Walker, D.D., Citterio, O., Civitani, M.M., Arnold, J., Campana, S., Combrinck, H., Conconi, P., Cotroneo, V., Freeman, R., Mattaini, E., Morton, R., Motta, G., Pareschi, G., Parodi, G., Proserpio, L., Schuler, S., Simpson, C. and Tagliaferri, G. (2011) Progress on precise grinding and polishing of thin glass monolithic shell (towards WFXT). Proceedings of Optical Manufacturing and Testing IX conference.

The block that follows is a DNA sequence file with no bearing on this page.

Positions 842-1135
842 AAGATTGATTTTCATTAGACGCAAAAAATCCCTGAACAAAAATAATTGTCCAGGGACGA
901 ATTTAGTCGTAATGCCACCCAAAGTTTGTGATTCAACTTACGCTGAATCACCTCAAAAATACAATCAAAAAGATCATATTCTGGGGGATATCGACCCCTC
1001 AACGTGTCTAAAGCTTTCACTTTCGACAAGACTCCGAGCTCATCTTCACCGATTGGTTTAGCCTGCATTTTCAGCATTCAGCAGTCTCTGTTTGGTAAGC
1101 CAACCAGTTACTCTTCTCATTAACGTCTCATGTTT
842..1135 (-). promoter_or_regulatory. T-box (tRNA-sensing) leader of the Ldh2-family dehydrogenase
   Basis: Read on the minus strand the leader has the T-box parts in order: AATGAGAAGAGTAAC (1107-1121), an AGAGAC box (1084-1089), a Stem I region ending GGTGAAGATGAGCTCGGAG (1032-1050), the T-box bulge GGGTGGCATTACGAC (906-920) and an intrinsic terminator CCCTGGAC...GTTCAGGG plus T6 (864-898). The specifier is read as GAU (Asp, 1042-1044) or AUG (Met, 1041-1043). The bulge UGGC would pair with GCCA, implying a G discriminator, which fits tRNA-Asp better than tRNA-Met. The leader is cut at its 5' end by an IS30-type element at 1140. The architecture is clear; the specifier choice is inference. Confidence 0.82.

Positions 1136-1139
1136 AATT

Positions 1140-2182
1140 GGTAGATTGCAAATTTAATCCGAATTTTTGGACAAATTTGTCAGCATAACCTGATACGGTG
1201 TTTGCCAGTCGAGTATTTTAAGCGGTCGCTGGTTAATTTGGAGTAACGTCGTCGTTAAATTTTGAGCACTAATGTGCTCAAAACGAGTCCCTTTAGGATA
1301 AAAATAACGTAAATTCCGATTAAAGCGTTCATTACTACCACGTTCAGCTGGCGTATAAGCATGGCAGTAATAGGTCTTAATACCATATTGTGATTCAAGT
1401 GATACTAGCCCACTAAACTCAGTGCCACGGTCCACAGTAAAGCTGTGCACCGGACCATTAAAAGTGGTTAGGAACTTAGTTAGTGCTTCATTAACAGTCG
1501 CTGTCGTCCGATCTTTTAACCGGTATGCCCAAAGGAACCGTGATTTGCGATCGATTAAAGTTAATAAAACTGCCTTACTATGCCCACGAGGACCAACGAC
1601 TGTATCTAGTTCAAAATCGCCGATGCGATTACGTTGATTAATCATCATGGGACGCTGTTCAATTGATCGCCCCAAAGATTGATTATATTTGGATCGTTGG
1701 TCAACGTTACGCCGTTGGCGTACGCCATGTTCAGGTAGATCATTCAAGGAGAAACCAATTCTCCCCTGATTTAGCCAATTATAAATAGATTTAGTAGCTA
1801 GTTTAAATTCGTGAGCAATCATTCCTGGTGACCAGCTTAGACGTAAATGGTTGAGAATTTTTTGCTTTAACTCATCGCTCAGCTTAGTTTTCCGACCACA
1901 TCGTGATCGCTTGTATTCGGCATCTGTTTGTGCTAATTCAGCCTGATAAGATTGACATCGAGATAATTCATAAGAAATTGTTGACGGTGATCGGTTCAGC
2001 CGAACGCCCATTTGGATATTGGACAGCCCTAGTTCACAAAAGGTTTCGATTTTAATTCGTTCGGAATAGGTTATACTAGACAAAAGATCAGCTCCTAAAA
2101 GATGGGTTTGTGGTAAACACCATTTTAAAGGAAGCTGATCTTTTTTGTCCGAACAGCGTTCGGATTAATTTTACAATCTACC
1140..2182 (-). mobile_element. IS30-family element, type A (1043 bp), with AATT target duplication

The next generation wide-field X-ray telescope (WFXT) will require an angular resolution of ~5-10 arcsec almost constant across a wide field of view (~1 deg2 diameter). To achieve this goal, the design of the optical system has to be based on mirrors characterized by short length and polynomial profiles, as well as focal plane curvature and plate scale corrections. These concepts guarantee an improved angular resolution at large off-axis angle with respect to the normally used Wolter-I configuration. These telescopes are therefore optimal for survey purposes. A significant increase of effective area and grasp with respect to previous missions must also be achieved. This is possible with high precision but at the same time thin (2-3 mm thickness for mirror diameters of 30-110 cm) glass mirror shells. To achieve the goal of 5 arcsec and improve further the technology, we are considering different materials. Fused silica, a well-known material with good thermo-mechanical and polishability characteristics provide the best choice. To bring the mirror shells to the needed accuracy, we are adopting a deterministic direct polishing method (already used for past missions as Einstein, Rosat, Chandra). The technological challenge now is to apply it for almost ten times thinner shells.

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